Weyerbacher, one of the region’s original crop of craft breweries that helped turn Philadelphia into a renowned beer destination, has sold a majority stake to an investment group and is undergoing a Chapter 11 bankruptcy restructuring.
On its face, the news sounds dismal, another loss for the increasingly crowded craft brewing industry, which is experiencing a minor shakeout/buyout spree as its numbers surged to more than 7,000 operations nationwide.
But new Weyerbacher president Josh Lampe views the change as a positive step, he said, one that sets the 24-year-old company on the path to profitability — and helps advance its goal of eventually returning to being family-run.
Ownership of the Easton, Pa., brewery is now 55 percent in the hands of Philly-based investment group 1518 Holdings LLC, which Lampe described as “the right fit at the right time.” Although he was looking to avoid the bankruptcy filing, Lampe said, it was part of the deal. Eventually, once the company is on solid footing, he plans to launch an employee stock ownership offering.
“The ESOP is the end game for the equity people,” Lampe said. “That’s why I wanted to go with [them]. Everyone who works here really feels like they’re part of a family.”
The company currently says it has around 30 full-time employees, with another 20 employed part-time.
Contract brewing and a Philly taproom
Weyerbacher’s 2015 purchase of a new $2 million brewing system proved to be something of a boondoggle, leaving the company overburdened with debt — “We’d been looking for new partners for a few years,” Lampe said — while providing it with excess capacity.
That brewing capacity will form a cornerstone of the business plan going forward.
“We’re working on diversification,” Lampe told Billy Penn. “We make great beer, and will continue to do that. But with how saturated the market is getting, we need to do more.”
That something more will come in a variety of forms, including contract brewing for smaller upstarts and the rollout of a line of craft spirits in partnership with Triple Sun Spirits.
Lampe also teased the possibility of a Weyerbacher taproom opening in Philly proper sometime soon, joining its second outpost recently launched in New Hope.
“We’ll just keep going down Broad Street,” he said, laughing. “We’re right off Route 611, which turns into Broad, and that’s one of the reasons I looked at New Hope. We would very much like to get something in Philly.”
Philadelphia is one of Weyerbacher’s core markets, along with New Jersey and the Lehigh Valley, Lampe said, and distributors in those areas should expect the same high-quality product without some of the production snags of recent years.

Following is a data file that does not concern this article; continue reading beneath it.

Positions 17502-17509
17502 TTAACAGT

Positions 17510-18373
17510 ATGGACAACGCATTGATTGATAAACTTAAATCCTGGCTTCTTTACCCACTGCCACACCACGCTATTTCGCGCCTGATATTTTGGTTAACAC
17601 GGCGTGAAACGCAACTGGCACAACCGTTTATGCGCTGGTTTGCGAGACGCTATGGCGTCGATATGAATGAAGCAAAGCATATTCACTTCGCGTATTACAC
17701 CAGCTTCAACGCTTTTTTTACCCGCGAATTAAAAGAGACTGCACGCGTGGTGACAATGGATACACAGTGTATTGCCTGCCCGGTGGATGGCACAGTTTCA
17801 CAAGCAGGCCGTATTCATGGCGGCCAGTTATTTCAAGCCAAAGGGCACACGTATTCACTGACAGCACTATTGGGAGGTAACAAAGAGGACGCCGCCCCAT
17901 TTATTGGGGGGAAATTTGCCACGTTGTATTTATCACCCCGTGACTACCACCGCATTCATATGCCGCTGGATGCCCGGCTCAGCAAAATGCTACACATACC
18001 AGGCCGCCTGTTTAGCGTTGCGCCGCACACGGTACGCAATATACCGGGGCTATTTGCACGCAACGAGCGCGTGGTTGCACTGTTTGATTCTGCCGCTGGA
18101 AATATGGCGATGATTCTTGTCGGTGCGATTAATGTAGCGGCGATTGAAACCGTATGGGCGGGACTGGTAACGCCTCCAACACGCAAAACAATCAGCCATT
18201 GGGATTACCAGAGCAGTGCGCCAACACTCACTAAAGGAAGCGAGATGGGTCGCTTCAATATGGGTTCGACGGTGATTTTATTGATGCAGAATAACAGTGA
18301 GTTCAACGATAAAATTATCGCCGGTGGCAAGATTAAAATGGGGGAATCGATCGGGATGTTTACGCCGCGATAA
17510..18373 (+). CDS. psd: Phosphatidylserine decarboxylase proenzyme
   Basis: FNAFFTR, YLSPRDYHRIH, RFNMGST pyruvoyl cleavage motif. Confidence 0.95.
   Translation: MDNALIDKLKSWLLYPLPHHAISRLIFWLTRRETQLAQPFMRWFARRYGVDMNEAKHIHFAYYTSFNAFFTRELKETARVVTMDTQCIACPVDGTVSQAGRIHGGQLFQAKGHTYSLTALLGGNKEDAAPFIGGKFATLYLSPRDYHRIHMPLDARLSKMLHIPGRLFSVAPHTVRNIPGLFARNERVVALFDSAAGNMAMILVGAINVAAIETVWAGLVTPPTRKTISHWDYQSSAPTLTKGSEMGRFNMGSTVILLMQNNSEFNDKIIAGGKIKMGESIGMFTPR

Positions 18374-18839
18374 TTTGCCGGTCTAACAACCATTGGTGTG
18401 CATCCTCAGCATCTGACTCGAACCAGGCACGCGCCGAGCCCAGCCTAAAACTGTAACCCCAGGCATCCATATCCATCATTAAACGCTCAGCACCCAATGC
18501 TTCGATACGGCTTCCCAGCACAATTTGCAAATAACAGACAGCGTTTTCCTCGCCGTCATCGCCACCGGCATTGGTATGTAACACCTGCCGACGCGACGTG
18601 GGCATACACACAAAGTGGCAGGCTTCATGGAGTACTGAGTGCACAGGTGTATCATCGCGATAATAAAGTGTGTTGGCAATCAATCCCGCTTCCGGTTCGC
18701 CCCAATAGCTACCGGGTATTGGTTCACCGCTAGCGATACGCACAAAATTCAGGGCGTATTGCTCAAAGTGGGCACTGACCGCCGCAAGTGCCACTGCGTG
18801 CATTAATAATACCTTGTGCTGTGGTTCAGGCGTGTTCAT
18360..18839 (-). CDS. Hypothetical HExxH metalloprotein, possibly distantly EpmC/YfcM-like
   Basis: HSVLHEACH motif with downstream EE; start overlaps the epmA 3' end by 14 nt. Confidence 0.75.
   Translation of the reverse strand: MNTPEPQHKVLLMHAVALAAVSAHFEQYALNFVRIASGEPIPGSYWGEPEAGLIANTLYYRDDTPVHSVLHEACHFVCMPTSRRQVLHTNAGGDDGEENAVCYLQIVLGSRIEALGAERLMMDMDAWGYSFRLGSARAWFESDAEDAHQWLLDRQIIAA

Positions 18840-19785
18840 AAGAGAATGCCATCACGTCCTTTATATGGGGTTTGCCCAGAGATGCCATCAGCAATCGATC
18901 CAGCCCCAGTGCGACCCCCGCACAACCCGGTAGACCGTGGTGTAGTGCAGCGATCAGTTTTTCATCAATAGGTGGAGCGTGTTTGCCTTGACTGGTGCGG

Overall the brewery currently distributes in 23 states, a relatively huge footprint Lampe said was mandated by the fact that the core beers the brewery is known for — Merry Monks, Imperial Pumpkin, Blithering Idiot — are all high-octane.
“People can put down three [Yards] Philly Pale Ales or one Merry Monks,” Lampe said, “so you need a wider distribution network.
Craft spirits are coming too
Under the new ownership structure, Weyerbacher production will continue as usual, Lampe confirmed, under the direction of his brother Chris, who has worked at the brewhouse for 14 years. Their mother, Barbara Lampe, cofounded the brewery with namesake partner Dan Weirbach in 1995. Both of them had stepped back in recent years after Josh, a former marketing exec, came in a few years ago to try to right the ship. Weirbach will remain a consultant and shareholder, according to Brewbound.
Last year the brewery produced 11,000 barrels of Weyerbacher-branded liquid, nearly half of it the flagship Merry Monks. That’s a serious underutilization of the facility’s 30,000-barrel capacity, which Lampe said could easily be doubled with the addition of more fermenting tanks.
Adding capacity might actually happen if the contract brewing play works the way ownership wants it too.
“There’s a bunch of other great breweries that are growing,” Lampe said citing Funk Brewing as one of its initial contract customers. “For people our size, the ability to help some others grow is a great opportunity. It’s a great way to keep that friendly, collaborative feeling — that’s what drew me to craft beer, made me love the business.”
Also look for the rollout of a craft spirits line. Jester’s Tale Vodka is already available for purchase as Triple Sun Spirits’ Emmaus, Pa., tasting room, and a gin will be introduced soon. Whiskey is also in the plans.
“We make great beer and great beer makes great whiskey,” Lampe said. “Working to expand the brand smartly is something I really want to do.”